Literature

It Takes an Open Letter to Wikipedia for Philip Roth to Get a Correction

In the New Yorker, no less.
 It Takes an Open Letter to Wikipedia for Philip Roth to Get a Correction

Mr. Roth, literary lion. (Photo: flickr.com/cdrummbks)

Like any good high school English teacher, Wikipedia requires writers to cite sources. The site can’t have the subject of an article merely leap in and say, “NUH-UH.” How would they ever write anything negative about anyone, were it otherwise? Winona Ryder might like to edit that business about shoplifting right out of her biography, but that doesn’t mean it didn’t happen.

And that is why Philip Roth had to publish an open letter to Wikipedia–in the New Yorker–to get the crowd-created encyclopedia to admit that his book, The Human Stain, was probably not based on the life of literary critic Anatole Broyard. (In the course of his lengthy rebuttal, Mr. Roth refers to it as a “falsity,” based upon “the babble of literary gossip.”)

At first, he “petitioned” Wikipedia “to delete this misstatement, along with two others,” through an “official interlocutor.” The response:

My interlocutor was told by the “English Wikipedia Administrator”—in a letter dated August 25th and addressed to my interlocutor—that I, Roth, was not a credible source: “I understand your point that the author is the greatest authority on their own work,” writes the Wikipedia Administrator—“but we require secondary sources.”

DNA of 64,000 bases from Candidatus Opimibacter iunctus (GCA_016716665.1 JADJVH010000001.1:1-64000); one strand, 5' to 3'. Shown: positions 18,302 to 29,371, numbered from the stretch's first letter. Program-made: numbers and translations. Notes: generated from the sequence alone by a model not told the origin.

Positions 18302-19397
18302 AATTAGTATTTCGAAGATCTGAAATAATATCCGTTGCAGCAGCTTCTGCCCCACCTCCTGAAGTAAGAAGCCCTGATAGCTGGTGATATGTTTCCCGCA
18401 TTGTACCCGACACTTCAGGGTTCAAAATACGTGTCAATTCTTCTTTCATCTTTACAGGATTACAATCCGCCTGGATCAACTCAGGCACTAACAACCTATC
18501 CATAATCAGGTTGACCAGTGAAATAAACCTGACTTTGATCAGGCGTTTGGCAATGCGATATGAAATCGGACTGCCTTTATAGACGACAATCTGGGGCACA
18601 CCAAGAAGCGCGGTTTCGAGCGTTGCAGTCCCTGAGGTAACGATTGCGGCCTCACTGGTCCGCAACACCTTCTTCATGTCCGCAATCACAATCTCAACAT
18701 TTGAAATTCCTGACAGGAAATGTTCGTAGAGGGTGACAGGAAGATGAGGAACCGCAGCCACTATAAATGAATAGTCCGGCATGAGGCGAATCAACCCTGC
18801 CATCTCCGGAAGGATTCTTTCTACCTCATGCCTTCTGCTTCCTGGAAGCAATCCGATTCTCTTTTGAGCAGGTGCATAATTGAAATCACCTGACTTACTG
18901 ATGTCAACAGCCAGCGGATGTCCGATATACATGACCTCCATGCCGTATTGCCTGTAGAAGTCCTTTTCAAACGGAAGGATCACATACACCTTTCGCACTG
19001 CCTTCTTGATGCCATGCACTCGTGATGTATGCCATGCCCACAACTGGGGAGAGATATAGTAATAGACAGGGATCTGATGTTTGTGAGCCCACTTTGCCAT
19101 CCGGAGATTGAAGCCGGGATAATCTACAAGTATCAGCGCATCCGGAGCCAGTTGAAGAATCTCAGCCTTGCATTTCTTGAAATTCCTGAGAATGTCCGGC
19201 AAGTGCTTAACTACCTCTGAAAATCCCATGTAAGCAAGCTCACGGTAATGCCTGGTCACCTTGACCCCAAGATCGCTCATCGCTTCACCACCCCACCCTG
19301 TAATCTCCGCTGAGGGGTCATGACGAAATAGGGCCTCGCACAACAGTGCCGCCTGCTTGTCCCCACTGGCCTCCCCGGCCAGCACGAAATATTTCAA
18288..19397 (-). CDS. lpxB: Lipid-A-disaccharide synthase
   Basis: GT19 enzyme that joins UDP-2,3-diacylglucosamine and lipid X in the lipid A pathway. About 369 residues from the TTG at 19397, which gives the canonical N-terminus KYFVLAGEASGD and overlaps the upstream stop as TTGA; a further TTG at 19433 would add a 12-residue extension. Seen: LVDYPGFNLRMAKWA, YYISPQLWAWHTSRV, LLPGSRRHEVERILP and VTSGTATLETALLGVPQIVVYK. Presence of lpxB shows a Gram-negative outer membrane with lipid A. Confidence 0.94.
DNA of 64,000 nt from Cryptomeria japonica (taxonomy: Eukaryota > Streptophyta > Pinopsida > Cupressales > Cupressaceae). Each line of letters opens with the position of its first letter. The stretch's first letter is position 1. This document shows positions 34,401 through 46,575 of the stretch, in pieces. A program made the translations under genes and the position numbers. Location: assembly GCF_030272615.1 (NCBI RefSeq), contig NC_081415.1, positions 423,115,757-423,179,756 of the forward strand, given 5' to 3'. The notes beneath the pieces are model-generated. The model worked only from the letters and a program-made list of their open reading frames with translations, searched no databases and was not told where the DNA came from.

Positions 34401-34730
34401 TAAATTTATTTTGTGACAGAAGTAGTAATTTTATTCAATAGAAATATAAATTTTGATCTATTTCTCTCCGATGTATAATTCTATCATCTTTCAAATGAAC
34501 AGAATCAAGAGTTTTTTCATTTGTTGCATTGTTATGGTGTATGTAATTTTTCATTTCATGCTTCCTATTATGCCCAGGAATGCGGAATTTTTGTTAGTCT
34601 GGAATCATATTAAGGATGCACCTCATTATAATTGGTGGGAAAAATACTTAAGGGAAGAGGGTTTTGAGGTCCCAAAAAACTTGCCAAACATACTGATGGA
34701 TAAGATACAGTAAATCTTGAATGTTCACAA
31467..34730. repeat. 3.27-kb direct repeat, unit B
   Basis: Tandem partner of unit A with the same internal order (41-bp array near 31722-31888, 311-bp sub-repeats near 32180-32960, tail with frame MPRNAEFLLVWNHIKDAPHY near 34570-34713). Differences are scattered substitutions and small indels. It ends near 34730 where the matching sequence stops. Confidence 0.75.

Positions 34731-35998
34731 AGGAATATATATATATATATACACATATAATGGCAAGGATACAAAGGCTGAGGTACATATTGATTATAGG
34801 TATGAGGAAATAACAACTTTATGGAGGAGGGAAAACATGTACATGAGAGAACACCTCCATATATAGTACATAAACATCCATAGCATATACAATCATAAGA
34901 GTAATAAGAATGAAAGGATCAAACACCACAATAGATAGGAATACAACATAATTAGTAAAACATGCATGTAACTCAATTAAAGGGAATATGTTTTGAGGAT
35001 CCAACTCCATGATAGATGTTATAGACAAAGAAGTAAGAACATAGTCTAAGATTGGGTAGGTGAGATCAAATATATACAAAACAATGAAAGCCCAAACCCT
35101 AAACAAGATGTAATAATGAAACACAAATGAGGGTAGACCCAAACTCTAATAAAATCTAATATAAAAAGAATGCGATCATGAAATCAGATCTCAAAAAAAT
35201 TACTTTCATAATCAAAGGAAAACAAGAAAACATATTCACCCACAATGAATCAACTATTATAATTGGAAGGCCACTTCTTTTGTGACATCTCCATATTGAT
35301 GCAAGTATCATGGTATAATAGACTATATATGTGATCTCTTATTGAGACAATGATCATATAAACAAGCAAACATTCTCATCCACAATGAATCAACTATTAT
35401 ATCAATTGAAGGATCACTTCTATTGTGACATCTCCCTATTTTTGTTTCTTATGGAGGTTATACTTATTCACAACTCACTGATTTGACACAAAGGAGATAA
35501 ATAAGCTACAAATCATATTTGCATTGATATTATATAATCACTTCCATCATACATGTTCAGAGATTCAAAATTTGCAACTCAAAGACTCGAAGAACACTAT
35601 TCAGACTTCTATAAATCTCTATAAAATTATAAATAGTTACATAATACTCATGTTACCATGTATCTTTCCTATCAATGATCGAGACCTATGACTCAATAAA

Outrage! Pistols at dawn! And so Mr. Roth was forced to produce an incredibly detailed accounting of just how poorly he knew Mr. Broyard, and just how utterly the novel was based on the life of someone else entirely:

It is this [incident] that inspired me to write “The Human Stain”: not something that may or may not have happened in the Manhattan life of the cosmopolitan literary figure Anatole Broyard but what actually did happen in the life of Professor Melvin Tumin, sixty miles south of Manhattan in the college town of Princeton, New Jersey, where I had met Mel, his wife, Sylvia, and his two sons when I was Princeton’s writer-in-residence in the early nineteen-sixties.

However, it does appear that Mr. Roth can now rest assured, because his open letter was sufficient to meet Wikipedia’s sky-high standards of evidence. The article in question now includes the following passage:

In a 2012, Roth wrote an open letter to Wikipedia, after his efforts to correct this entry were thwarted because he was told he did not have a secondary source for his inspiration. He was responding to claims, given prominence in this entry that Kakutani and other critics have incorrectly speculated that the book was inspired by the life of Anatole Broyard, a writer and New York Times literary critic.[5][6][7] However, Roth has repeatedly said these opinions are false. Roth explained that he had not learned about Broyard’s ancestry until after starting to write The Human Stain.[8]

Woe unto those of you unable to, on a moment’s notice, bring such an august institution as the New Yorker to bear on your literary tiffs.

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